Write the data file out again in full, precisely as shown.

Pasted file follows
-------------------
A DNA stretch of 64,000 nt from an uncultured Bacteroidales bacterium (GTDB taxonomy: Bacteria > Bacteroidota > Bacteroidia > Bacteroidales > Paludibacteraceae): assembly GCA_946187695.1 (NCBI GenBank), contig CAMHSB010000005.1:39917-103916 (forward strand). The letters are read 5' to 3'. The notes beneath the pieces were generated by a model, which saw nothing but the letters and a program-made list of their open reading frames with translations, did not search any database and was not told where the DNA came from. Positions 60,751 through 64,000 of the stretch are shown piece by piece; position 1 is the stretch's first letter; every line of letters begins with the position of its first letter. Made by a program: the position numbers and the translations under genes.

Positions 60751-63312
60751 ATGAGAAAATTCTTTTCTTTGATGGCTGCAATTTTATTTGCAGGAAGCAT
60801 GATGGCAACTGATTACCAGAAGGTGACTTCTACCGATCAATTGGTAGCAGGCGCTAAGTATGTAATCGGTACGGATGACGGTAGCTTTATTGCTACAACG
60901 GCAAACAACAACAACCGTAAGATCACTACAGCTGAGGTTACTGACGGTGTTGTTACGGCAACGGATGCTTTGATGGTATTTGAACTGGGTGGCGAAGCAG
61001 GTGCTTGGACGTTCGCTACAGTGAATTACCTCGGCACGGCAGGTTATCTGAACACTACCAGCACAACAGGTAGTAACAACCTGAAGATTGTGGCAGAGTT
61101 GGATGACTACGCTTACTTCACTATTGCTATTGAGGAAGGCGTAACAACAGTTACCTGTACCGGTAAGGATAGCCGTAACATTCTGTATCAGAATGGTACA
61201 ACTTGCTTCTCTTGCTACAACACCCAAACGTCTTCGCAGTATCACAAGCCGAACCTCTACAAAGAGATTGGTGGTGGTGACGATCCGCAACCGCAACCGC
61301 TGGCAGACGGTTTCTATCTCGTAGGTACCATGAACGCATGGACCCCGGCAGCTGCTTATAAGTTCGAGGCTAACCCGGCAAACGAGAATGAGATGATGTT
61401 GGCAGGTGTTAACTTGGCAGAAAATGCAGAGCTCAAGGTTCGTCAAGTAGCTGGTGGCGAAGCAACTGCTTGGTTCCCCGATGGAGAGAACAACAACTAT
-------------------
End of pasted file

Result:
A DNA stretch of 64,000 nt from an uncultured Bacteroidales bacterium (GTDB taxonomy: Bacteria > Bacteroidota > Bacteroidia > Bacteroidales > Paludibacteraceae): assembly GCA_946187695.1 (NCBI GenBank), contig CAMHSB010000005.1:39917-103916 (forward strand). The letters are read 5' to 3'. The notes beneath the pieces were generated by a model, which saw nothing but the letters and a program-made list of their open reading frames with translations, did not search any database and was not told where the DNA came from. Positions 60,751 through 64,000 of the stretch are shown piece by piece; position 1 is the stretch's first letter; every line of letters begins with the position of its first letter. Made by a program: the position numbers and the translations under genes.

Positions 60751-63312
60751 ATGAGAAAATTCTTTTCTTTGATGGCTGCAATTTTATTTGCAGGAAGCAT
60801 GATGGCAACTGATTACCAGAAGGTGACTTCTACCGATCAATTGGTAGCAGGCGCTAAGTATGTAATCGGTACGGATGACGGTAGCTTTATTGCTACAACG
60901 GCAAACAACAACAACCGTAAGATCACTACAGCTGAGGTTACTGACGGTGTTGTTACGGCAACGGATGCTTTGATGGTATTTGAACTGGGTGGCGAAGCAG
61001 GTGCTTGGACGTTCGCTACAGTGAATTACCTCGGCACGGCAGGTTATCTGAACACTACCAGCACAACAGGTAGTAACAACCTGAAGATTGTGGCAGAGTT
61101 GGATGACTACGCTTACTTCACTATTGCTATTGAGGAAGGCGTAACAACAGTTACCTGTACCGGTAAGGATAGCCGTAACATTCTGTATCAGAATGGTACA
61201 ACTTGCTTCTCTTGCTACAACACCCAAACGTCTTCGCAGTATCACAAGCCGAACCTCTACAAAGAGATTGGTGGTGGTGACGATCCGCAACCGCAACCGC
61301 TGGCAGACGGTTTCTATCTCGTAGGTACCATGAACGCATGGACCCCGGCAGCTGCTTATAAGTTCGAGGCTAACCCGGCAAACGAGAATGAGATGATGTT
61401 GGCAGGTGTTAACTTGGCAGAAAATGCAGAGCTCAAGGTTCGTCAAGTAGCTGGTGGCGAAGCAACTGCTTGGTTCCCCGATGGAGAGAACAACAACTAT